The Secret Agent
Exhibition review by Daniel C Blight
02.02.16 — 24.03.16
In Stan Douglas’ work history seldom gets an easy ride. Non-linear and chopped-up narratives respond to real political events or fictional ones, appropriated and reconfigured from novels and other works of canonical modern literature, themselves complex occurrences. “A rejection of easily consumable messages”, as the gallery puts it, for the artist’s exhibition, The Secret Agent, at Victoria Miro in London, who has also just been announced as the winner of the 2016 Hasselblad Award.
Douglas’ literary references include those writers the art world too often goes to for inspiration, such as Theodor Adorno, Samuel Beckett and Franz Kafka – the climacteric orthodoxy referenced and regurgitated yet again. In this exhibition the artist turns to Joseph Conrad and his novella The Secret Agent: A Simple Tale (1907) in order to produce a 6-channel film work based on the book, in terms of its characters and plot but not its original location. In the other gallery space a set of large, partly computer-generated photographic works line the walls of a dimly lit room. This sullen light just about sums up the exhibition’s atmospherics: CGI images appear as grey, spotlighted enumerations of urban city space, and the room in which the film is installed has that fall-asleep ambience – carpeted yet uncomfortable – as is so often the case with gallery film installation.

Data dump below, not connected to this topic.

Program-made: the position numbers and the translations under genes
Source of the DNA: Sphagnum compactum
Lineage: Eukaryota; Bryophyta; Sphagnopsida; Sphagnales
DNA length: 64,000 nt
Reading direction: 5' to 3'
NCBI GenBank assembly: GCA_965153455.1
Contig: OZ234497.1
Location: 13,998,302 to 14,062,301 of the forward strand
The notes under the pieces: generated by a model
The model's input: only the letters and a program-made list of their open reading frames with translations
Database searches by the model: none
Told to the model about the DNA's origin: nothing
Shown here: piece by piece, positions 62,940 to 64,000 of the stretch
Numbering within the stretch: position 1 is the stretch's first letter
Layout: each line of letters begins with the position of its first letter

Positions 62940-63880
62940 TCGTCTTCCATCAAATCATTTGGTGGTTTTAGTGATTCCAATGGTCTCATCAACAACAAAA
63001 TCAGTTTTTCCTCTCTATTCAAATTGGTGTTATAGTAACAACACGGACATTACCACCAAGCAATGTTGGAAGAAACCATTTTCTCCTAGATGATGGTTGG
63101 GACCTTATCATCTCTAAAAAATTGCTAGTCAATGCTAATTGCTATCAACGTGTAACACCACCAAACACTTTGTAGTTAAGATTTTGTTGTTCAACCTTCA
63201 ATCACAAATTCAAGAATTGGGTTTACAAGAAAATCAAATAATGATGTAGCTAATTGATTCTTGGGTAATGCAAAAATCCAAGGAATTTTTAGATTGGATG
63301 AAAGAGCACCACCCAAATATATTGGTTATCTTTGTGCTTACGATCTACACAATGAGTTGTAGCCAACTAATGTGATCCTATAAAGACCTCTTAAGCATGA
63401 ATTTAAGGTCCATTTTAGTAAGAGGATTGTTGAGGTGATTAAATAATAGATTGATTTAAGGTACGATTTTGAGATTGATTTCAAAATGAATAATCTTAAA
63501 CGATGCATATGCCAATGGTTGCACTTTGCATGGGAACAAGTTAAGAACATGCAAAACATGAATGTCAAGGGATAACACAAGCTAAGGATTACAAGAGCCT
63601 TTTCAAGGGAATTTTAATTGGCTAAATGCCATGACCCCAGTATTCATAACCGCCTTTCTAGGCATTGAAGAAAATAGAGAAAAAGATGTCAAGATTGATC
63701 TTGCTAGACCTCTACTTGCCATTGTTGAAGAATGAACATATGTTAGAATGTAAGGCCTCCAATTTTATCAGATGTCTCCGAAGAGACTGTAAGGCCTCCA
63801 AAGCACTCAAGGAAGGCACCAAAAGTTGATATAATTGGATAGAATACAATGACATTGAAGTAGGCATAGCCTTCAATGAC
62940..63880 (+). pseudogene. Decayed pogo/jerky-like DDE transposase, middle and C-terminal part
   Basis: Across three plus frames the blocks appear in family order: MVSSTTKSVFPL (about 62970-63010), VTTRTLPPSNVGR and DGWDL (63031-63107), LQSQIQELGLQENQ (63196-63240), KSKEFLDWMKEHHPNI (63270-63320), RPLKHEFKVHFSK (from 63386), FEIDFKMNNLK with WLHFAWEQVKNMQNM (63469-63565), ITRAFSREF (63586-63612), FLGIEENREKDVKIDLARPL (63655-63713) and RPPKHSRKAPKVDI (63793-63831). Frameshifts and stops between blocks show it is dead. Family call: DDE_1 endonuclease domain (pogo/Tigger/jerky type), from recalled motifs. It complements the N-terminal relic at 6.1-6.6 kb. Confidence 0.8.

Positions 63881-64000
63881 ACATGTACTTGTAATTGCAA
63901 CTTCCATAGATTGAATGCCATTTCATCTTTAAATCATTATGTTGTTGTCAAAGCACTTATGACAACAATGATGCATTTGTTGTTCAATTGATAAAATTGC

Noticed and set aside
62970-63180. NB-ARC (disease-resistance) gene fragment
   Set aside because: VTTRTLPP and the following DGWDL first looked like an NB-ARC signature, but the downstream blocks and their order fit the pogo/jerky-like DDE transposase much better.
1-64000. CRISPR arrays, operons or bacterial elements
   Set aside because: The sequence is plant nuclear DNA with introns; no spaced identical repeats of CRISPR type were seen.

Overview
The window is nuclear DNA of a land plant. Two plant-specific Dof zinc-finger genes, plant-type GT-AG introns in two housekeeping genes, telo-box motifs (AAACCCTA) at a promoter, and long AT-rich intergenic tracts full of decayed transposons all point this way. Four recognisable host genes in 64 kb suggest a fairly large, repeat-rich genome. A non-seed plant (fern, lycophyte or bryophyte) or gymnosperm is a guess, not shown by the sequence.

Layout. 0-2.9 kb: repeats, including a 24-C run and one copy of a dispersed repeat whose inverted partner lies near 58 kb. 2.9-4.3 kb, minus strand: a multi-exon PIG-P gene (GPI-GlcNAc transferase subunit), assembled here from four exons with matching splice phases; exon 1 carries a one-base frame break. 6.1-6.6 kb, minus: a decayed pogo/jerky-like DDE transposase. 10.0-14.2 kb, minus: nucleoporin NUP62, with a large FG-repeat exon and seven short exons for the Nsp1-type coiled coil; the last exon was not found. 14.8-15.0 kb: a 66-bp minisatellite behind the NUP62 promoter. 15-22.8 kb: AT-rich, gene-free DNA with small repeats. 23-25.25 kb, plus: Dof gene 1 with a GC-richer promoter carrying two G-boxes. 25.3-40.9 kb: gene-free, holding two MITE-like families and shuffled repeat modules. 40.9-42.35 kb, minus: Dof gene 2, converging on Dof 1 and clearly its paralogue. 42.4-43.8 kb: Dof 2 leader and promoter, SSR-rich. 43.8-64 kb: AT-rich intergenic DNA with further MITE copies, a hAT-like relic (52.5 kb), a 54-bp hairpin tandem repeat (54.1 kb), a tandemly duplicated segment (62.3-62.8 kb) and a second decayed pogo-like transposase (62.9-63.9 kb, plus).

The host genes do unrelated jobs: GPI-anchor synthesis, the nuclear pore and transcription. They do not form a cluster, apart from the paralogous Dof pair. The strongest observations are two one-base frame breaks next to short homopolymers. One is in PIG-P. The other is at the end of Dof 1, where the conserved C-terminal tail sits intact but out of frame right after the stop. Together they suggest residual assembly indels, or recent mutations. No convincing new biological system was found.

Running 53 minutes in length, and neck-achingly split over six projection screens situated in two facing rows, it’s a big ask to sit through the film in its near-feature length duration. I found sitting on the edge of one of the benches allowed me to easily spin around in order to catch new scenes emerging from opposite sides of the room, the transitions of the film aligning with the movement of my body left and right – one rear-end or over the shoulder locus dissolving into another. It is fun for the first few minutes, a bit less amusing after that.
My first thoughts involved the mediocrity of the acting, but one probably shouldn’t take Douglas’ selection of actors at face value. What feels like dramatic parody – as if the viewer is having some postmodern joke played upon them, in which they’re asked to read the deconstruction of linear narrative through the guise of perhaps deliberately unconvincing actorly pastiche – is performed ambiguously by the characters themselves. Or maybe the acting is just simply bad? This is the risk Douglas’ work presents to us as viewers: do we read it closely all the time, or are there moments where the whole thing is a big disguise for something else all together less serious? This is what makes it interesting. As Christine Rose says of Douglas’ study of narrative and temporality in her book The Past is the Present; It’s the Future Too (2012), “It declares its necessity and persistence while performing its crisis and near-exhaustion”. Is it then the case that The Secret Agent by Douglas tells us something about Conrad’s writing really, or about Douglas’ own practice, or perhaps both, or indeed about Portugal in the 1970s? This is both history and ambiguity in crisis, and its hard not to find it intriguing, even if it rubs up against itself in all sorts of awkward ways.